The European Parliament has released a new report on the critical role to be played by synthetic kerosene in achieving sustainable flying.
Synthetic kerosene is a sustainable aviation fuel (SAF) derived from renewables-powered green hydrogen, which offers greater carbon emission reduction potential than the advanced biofuels which complete the range of SAFs. With the EU's European Green Deal targeting aviation emission reductions of 89% by mid century, SAFs are set to be a bridge technology before hydrogen-fueled and electric aircraft become a genuine proposition, according to the report commissioned by the parliament's committee on transport and tourism.
SAFs offer no emission reductions when burned in aircraft, but they offer emissions savings during their production, from the carbon absorption of their feedstock material in the case of advanced biofuels.
The “Investment scenario and roadmap for achieving aviation green deal objectives by 2050” study envisages hydrogen and electric aircraft as holding the long-term answer. However, it also says that they are unlikely to be widely available before the 2030-40 period, which is “too late to be the main methods for decarbonizing aviation.”
In fact, industry insiders told the paper's authors that electric aircraft would be more likely to enter operation in 2035, rather than the 2030 date suggested. There was a similar lag in expectation, to 2040, for hydrogen-powered flight. Until more advanced tech becomes available, SAFs offer a more immediate emissions-reduction option, as they can be mixed with the kerosene that powers jet aircraft today.
The European Commission, under its proposed RefuelEU Aviation regulation, wants the bloc to mandate a minimum 2% of SAFs in jet aircraft fuel in 2025, rising to 63% in mid century. Recognizing the greater emission reduction value of synthetic kerosene over cheaper advanced biofuels, the EU executive said at least 0.7% of all SAFs in the bloc in 2030 should be synthetic fuel options, rising to 28% in 2050.
The 149-page report noted regulators will have to encourage the production of synthetic kerosene to avoid airlines instead opting for advanced biofuels and must also encourage home-grown production, given most of the SAFs available in the EU at present are imported. That regulatory role will be even more important to persuade the air travel industry to invest in SAFs now, rather than hold off until they are replaced by hydrogen and electric aircraft, the study added.
To achieve the technological leaps required for low-emission aviation – including new aircraft designs and more efficient air traffic management measures – the report made policy recommendations including the use of income from aviation emissions trading, and from any future aviation fuel tax, to support R&D.
The Carbon Offsetting and Reduction Scheme for International Aviation established by UN body the International Civil Aviation Organization should be brought more in line with the EU Emissions Trading System, to focus on more than offsetting flight-related emissions, according to the report. The document's authors said the EU should drive SAF production and the availability of hydrogen infrastructure and should regulate SAFs to encourage investment and the prioritization of their production methods for aviation purposes.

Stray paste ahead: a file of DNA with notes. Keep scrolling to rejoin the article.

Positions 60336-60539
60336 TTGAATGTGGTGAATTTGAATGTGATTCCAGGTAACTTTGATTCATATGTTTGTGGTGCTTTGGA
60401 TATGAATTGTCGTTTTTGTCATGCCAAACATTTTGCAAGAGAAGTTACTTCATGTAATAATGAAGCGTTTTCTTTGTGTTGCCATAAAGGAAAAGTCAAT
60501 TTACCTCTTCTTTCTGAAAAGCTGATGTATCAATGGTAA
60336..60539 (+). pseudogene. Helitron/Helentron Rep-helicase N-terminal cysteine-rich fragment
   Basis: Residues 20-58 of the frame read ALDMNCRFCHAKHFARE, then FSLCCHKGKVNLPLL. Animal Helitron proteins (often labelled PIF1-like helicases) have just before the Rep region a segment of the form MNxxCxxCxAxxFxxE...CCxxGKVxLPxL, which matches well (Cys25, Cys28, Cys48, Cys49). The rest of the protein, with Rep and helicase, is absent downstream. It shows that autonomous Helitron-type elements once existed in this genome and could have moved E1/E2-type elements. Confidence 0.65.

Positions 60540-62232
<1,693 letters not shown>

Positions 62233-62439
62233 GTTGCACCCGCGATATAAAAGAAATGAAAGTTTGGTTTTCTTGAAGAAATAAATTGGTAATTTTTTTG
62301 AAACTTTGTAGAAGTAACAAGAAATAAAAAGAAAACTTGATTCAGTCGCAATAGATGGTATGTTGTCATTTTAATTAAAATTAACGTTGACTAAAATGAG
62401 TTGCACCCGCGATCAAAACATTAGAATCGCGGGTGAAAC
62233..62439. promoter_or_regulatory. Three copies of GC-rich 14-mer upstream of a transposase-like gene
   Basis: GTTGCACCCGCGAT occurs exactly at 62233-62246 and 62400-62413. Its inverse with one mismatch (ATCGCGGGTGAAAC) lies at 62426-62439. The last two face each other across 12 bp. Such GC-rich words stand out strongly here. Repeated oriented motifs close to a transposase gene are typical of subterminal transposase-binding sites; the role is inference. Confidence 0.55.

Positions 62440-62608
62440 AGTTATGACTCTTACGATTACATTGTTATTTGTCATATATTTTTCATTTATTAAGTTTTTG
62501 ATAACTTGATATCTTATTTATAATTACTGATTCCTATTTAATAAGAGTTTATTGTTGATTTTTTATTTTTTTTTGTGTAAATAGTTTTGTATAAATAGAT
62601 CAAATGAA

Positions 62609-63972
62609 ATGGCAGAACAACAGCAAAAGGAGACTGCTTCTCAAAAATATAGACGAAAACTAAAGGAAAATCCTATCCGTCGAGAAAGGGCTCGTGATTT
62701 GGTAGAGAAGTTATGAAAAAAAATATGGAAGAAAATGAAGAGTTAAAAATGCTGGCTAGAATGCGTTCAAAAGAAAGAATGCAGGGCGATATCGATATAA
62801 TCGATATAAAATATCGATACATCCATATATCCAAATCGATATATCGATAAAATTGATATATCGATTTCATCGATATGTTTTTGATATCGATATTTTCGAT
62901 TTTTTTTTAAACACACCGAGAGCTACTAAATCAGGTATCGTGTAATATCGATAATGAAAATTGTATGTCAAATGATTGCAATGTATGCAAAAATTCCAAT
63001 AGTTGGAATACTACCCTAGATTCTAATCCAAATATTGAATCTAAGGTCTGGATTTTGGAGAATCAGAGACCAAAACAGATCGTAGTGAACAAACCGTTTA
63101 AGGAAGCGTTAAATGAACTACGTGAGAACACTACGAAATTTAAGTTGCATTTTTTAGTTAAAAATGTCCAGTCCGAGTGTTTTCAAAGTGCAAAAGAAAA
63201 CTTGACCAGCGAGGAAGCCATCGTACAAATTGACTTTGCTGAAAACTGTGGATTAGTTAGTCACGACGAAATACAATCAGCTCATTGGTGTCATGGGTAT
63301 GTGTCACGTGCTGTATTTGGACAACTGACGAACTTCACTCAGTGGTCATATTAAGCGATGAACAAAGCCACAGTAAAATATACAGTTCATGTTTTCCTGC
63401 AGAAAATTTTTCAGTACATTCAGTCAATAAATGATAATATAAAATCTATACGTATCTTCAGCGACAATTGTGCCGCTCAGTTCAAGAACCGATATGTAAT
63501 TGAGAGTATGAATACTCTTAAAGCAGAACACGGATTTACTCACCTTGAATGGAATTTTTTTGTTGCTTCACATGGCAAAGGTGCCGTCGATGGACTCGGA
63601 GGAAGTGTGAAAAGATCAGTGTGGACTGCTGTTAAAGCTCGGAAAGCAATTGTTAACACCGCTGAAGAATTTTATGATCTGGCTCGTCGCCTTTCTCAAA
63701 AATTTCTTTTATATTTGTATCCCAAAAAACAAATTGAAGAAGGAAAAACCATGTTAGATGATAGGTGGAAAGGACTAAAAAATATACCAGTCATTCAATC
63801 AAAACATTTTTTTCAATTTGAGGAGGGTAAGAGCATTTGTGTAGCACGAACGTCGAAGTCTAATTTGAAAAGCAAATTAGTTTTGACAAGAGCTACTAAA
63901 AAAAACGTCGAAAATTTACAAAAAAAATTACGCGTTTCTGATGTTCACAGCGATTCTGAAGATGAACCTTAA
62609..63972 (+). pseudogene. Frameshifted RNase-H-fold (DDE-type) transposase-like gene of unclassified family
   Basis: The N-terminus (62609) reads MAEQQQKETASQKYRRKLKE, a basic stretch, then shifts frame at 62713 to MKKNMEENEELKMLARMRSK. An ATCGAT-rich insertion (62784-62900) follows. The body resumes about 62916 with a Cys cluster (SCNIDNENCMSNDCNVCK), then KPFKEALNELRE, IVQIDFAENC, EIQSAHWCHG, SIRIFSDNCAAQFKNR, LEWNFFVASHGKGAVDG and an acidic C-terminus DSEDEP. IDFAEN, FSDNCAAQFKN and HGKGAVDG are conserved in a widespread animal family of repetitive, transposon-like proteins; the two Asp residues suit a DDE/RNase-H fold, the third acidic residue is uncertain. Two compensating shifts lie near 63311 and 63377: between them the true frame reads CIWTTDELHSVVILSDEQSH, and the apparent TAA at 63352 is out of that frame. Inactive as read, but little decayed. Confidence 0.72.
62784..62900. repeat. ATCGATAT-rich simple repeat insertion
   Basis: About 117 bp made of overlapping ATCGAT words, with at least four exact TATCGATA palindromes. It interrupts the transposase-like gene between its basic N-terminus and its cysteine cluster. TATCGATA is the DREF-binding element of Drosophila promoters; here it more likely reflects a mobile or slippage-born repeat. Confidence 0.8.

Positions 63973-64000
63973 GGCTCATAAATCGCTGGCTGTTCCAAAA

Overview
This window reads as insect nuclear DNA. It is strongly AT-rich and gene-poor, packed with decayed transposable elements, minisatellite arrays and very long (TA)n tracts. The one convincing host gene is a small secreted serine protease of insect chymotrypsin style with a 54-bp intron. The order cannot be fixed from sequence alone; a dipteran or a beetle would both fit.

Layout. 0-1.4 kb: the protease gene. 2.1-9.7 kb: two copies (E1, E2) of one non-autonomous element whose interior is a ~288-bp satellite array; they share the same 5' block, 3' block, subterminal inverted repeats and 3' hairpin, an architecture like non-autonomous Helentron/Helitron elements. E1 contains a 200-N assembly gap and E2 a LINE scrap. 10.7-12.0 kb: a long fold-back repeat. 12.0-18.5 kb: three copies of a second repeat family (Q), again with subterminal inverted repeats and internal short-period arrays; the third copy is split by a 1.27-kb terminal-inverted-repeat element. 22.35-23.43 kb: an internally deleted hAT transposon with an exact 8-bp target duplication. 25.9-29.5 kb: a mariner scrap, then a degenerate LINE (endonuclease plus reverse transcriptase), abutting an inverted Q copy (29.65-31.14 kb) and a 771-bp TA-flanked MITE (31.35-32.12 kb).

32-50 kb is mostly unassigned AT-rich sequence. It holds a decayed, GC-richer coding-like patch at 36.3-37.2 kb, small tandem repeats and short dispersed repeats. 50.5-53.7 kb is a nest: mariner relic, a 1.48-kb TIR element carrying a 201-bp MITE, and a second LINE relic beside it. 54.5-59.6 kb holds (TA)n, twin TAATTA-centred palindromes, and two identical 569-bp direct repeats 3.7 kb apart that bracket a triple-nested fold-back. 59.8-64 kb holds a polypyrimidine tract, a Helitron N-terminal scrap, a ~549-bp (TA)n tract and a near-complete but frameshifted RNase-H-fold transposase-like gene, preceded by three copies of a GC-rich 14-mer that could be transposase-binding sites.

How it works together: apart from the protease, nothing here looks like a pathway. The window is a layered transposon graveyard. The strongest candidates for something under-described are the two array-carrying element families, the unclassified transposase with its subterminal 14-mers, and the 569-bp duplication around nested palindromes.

The EU taxonomy of sustainable investments – which was controversially amended to include gas and nuclear this year – should also be “carefully” extended to include investment in sustainable flying, according to the report. The report estimated that €50.4 billion must be spent to develop the necessary tech and a further €378 billion to deploy it. With fuel savings of an estimated €395 billion available to mid century, however, the total bill would come in at a net €33 billion, according to the paper.
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What a great idea, as long as we keep ignoring that e-fuels are essentially made from carbohydrates. Where do you think, the carbon in the kerosene comes from? Usually methane (natural gas). Most of the required hydrogen will need to come from grey hydrogen as well, which is also made from methane.
The whole scope of the idea becomes visible when we look at e-methane. With the help of lots of electricity (which then is not available anymore for decarbonisation) we make green e-methane from methane. Brilliant, isn’t it?
A few things are for sure:
– the capacity of renewables is entirely insufficient for the next one to two decades to actually support a full green hydrogen production and consequently e-fuels.
– making e-fuels from fossil fuels is not going to reduce our carbon emissions by a single gram, quite the opposite.
– we also will need to make more electricity to keep the electrolysers going during low availability of renewables.
– nobody is going to invest in expensive infrastructure, which would only be used during peak production of green energy. (here closes the loop)
– proceeding there will increase our carbon footprint further, unless it is kept at irrelevant capacities, luckily aviation is one of the smaller emitters
Thanks for the feedback. As I understand it from the findings of the report, the EU is being encouraged to drive extensive roll-out of green hydrogen production facilities, and we know several governments around the world are keen to do just that. Are you saying that using green hydrogen as the basis of the synthetic kerosene mentioned in the article would not bring the extensive carbon savings estimated? In any case, what alternative route do you suggest to bring down carbon emissions from aviation, given the industry was enjoying rocketing demand (if you’ll pardon the almost-pun) before Covid hit?
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